Republic of the Philippines
G.R. No. 589 | August 20, 1902
THE UNITED STATES, complainant-appellee,
FELIPE ISLA, defendant-appellant.
Daniger and Olbes, for appellant.
Office of the Solicitor-General Araneta, for appellee.
This is a prosecution for bigamy. It is admitted that the defendant, Felipe Isla, was married to Aleja Pascual on November 14, 1901, in the parish church of Tondo in this capital. On 5th of November, 1899, in the parish church of Santa Cruz, this capital, Felipe Isla was married to Maria Hilario, the complaining witness. The defendant claims that he is not the Felipe Isla who was a party to the marriage of 1899. The evidence to show that he was is the following: He admits that he knows Maria Hilario and that she was living with him as his mistress in 1899. She testifies that the defendant is the person whom she married. Also so testify the two witnesses to that marriage who are named in the record thereof, namely, Maximo Briseno and Alejandra de los Angeles. The defendant is a native of Parañaque. So was the Felipe Isla of that marriage. Passing the statements of the defendant’s witnesses that they understood that he was a bachelor prior to his marriage in 1901 as not entitled to any weight in face of the direct evidence to the contrary, the only other ground on which the defendant rests his denial is the fact that the record of the first marriage shows that the Felipe Isla there mentioned was the son of Valentin Isla and Maria Mandayag, both deceased, while the defendant testifies that he is the son of Gabriel Isla and Petra de Leon.
If the only evidence of the first marriage had been this certificate, it is undoubtedly true that it would not have been sufficient to show that the Felipe Isla therein named is the defendant. But other evidence was received which proved that fact. This evidence shows that the statement in that record as to the parentage of the defendant was incorrect. The record, however, of a Felipe Isla, the other evidence pointing out who that Felipe Isla is.
It is claimed by the defendant that he should have been convicted under article 440 of the Penal Code and not under article 471. The history of the former article is given by Viada in the Commentaries on the Penal Code (vol. 3, p. 128) as follows:
The object of the disposition of this article (455), introduced by the revisors of 1870, was to restrain the public scandal which would result from the fact of a person uniting himself in canonical matrimony after the promulgation of the Civil Marriage Law, abandoning his consort, and contracting a new marriage according to the before-mentioned civil law, with another person, without the canonical having been legitimately annulled, or vice versa; both cases equally possible without resorting to intrigue and deceit from the moment that article 2 of the beforementioned law of June 18, 1870, did not recognize civil effects with respect to the persons and property of the husband and wife of their descendant, except in the case of civil marriage or that celebrated according to the provisions of the before-mentioned law; and furthermore, the ecclesiastical power could very well ignore the legitimacy and validity of said civil partnerships, in which case the latter would not be an obstacle to a legal celebration of the canonical marriage between persons distinct from those who were only bound by a civil tie.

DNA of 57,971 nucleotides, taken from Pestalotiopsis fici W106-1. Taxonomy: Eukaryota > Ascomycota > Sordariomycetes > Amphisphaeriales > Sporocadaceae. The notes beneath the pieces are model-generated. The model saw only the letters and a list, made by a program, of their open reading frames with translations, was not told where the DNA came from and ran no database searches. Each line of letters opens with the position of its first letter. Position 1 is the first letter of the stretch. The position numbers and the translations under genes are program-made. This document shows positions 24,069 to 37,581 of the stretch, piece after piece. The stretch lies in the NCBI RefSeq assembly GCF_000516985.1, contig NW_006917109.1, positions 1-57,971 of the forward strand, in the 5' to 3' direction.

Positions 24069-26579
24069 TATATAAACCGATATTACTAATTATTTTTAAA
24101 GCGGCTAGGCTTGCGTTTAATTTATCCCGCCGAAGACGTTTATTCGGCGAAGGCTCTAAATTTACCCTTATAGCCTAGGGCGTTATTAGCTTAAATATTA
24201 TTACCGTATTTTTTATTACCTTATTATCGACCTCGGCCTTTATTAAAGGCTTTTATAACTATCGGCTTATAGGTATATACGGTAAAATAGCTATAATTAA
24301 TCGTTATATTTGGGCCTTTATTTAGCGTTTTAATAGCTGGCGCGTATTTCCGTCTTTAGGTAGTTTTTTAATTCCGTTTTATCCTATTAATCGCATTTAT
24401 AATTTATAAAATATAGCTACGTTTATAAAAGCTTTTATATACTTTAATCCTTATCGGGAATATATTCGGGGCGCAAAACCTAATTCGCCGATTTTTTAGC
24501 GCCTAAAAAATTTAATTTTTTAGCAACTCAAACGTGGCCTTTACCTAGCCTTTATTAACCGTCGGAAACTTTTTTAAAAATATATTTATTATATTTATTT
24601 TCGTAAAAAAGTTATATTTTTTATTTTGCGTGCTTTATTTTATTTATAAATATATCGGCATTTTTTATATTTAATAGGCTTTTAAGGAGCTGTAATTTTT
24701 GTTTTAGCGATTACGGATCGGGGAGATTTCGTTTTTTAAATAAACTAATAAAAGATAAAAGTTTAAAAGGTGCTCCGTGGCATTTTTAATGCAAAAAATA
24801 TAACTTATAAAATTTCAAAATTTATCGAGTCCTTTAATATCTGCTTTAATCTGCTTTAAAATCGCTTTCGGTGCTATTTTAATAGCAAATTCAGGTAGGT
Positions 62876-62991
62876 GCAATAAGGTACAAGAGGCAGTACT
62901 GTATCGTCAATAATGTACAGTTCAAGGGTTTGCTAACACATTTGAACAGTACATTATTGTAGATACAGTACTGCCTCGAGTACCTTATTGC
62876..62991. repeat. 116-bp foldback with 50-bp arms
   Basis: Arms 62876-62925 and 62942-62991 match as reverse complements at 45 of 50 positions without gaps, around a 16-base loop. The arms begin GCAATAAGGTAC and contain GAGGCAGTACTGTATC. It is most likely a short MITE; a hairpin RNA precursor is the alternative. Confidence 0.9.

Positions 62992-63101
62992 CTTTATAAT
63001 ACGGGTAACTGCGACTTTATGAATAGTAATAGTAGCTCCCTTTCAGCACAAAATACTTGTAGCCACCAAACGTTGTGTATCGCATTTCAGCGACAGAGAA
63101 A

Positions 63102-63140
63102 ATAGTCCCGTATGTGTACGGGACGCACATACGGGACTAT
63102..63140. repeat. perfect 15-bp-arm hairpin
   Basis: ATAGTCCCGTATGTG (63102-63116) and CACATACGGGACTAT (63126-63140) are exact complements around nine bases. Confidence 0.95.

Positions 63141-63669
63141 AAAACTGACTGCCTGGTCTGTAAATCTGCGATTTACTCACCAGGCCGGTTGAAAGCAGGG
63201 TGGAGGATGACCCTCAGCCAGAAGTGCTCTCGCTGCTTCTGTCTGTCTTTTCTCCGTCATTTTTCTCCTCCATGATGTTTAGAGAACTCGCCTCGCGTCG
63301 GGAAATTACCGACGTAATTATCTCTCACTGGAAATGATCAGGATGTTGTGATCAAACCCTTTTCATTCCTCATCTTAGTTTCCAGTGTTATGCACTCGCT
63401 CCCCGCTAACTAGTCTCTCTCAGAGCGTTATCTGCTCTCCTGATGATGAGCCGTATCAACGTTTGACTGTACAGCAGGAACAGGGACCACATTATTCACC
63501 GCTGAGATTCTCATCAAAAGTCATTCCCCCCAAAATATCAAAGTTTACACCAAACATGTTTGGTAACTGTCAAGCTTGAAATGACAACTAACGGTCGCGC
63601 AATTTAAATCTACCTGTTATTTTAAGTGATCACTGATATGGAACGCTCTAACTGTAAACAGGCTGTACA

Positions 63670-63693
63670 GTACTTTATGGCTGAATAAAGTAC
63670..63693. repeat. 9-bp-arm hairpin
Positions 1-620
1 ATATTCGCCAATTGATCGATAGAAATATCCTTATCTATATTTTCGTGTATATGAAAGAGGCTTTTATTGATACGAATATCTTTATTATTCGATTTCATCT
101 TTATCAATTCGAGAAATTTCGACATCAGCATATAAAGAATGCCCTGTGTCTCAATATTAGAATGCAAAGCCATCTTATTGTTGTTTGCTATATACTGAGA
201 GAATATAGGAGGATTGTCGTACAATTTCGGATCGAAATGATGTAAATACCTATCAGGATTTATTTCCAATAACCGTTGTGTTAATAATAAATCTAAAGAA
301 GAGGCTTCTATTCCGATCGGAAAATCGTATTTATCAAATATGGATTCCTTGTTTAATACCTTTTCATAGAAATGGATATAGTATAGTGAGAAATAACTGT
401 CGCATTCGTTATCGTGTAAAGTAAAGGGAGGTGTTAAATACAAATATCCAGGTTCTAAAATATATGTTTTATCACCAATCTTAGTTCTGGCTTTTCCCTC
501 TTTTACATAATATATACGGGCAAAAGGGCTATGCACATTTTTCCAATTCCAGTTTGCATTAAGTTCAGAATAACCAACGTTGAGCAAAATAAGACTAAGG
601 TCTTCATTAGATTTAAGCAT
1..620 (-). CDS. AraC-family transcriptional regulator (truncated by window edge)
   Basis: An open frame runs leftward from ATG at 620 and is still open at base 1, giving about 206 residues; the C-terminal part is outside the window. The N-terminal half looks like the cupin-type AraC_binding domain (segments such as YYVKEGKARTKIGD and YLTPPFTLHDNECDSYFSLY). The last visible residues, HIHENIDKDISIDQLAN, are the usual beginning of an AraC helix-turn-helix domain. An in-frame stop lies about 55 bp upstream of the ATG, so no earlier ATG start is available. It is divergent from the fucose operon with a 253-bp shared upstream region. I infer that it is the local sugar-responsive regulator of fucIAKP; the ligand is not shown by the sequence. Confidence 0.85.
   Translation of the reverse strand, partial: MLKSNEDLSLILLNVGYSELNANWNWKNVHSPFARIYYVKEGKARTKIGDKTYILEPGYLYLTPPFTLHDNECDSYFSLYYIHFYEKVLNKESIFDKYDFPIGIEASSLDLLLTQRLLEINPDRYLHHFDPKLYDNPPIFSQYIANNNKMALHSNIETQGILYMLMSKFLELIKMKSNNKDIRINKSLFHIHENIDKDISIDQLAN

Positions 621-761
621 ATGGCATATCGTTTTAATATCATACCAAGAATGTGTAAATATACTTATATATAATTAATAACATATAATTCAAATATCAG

But from the time that article 1 of the royal decree of February 9, 1875, conceded all the civil effects recognized by the laws of Spain until the promulgation of the 18th of June, 1870, to canonical marriages, celebrated or to be celebrated, in accordance with the sacred canons, the existence of the crime mentioned, prescribed, and punished in this article 455 is not possible, since every new marriage, either civil or canonical, celebrated without being legitimately relieved of the previous obligation, will constitute an offense against the civil status of the persons, and therefore the crime of bigamy, prescribed any punished by article 486.
The law of 1870 relating to civil marriages never was promulgated and was never in force in these Islands. The provisions of the Civil Code relating to civil marriages and a civil registry were in force here for two weeks after the promulgation of the Civil Code, and then were suspended by royal order. It can therefore be said that civil marriages were never recognized here until the promulgation on the 11th day of December, 1899, by the Military Government of the United States, of General Orders, No. 68.
Why article 440 was retained in the Penal Code when it was placed in force here is not apparent. It is enough to say that in this case both marriages were canonical and indissoluble and that the defendant falls exactly within the terms of article 471. This court has applied said article to a case where the second marriage was celebrated in accordance with the provisions of said General Orders, No. 68. (The United States vs. Leoncio Cruz, December 13, 1901.)
For the reasons above stated the judgment of the court below is confirmed with costs of this instance to the appellant. So ordered.
Arellano, C.J., Torres, Cooper, and Ladd, JJ., concur.
Mapa, J., did not sit in this case.